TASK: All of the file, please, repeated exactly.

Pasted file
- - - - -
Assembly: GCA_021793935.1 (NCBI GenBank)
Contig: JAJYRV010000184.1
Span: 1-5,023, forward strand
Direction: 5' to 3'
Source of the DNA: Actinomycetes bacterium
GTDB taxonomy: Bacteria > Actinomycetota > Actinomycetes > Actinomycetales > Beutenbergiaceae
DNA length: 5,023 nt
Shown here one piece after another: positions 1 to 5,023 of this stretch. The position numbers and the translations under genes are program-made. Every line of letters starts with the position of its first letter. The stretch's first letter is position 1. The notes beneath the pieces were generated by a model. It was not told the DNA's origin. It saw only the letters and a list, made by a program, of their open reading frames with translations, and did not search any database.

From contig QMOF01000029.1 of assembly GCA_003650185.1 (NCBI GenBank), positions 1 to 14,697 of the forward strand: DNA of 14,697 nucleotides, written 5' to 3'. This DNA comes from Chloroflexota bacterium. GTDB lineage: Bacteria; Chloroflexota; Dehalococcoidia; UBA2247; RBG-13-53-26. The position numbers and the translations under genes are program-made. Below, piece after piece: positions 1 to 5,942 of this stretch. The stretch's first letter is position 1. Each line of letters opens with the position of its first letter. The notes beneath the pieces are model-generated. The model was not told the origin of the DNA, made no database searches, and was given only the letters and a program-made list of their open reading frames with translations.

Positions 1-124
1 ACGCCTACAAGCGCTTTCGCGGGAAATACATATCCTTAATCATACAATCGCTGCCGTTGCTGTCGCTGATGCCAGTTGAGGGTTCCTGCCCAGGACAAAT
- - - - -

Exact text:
Assembly: GCA_021793935.1 (NCBI GenBank)
Contig: JAJYRV010000184.1
Span: 1-5,023, forward strand
Direction: 5' to 3'
Source of the DNA: Actinomycetes bacterium
GTDB taxonomy: Bacteria > Actinomycetota > Actinomycetes > Actinomycetales > Beutenbergiaceae
DNA length: 5,023 nt
Shown here one piece after another: positions 1 to 5,023 of this stretch. The position numbers and the translations under genes are program-made. Every line of letters starts with the position of its first letter. The stretch's first letter is position 1. The notes beneath the pieces were generated by a model. It was not told the DNA's origin. It saw only the letters and a list, made by a program, of their open reading frames with translations, and did not search any database.

From contig QMOF01000029.1 of assembly GCA_003650185.1 (NCBI GenBank), positions 1 to 14,697 of the forward strand: DNA of 14,697 nucleotides, written 5' to 3'. This DNA comes from Chloroflexota bacterium. GTDB lineage: Bacteria; Chloroflexota; Dehalococcoidia; UBA2247; RBG-13-53-26. The position numbers and the translations under genes are program-made. Below, piece after piece: positions 1 to 5,942 of this stretch. The stretch's first letter is position 1. Each line of letters opens with the position of its first letter. The notes beneath the pieces are model-generated. The model was not told the origin of the DNA, made no database searches, and was given only the letters and a program-made list of their open reading frames with translations.

Positions 1-124
1 ACGCCTACAAGCGCTTTCGCGGGAAATACATATCCTTAATCATACAATCGCTGCCGTTGCTGTCGCTGATGCCAGTTGAGGGTTCCTGCCCAGGACAAAT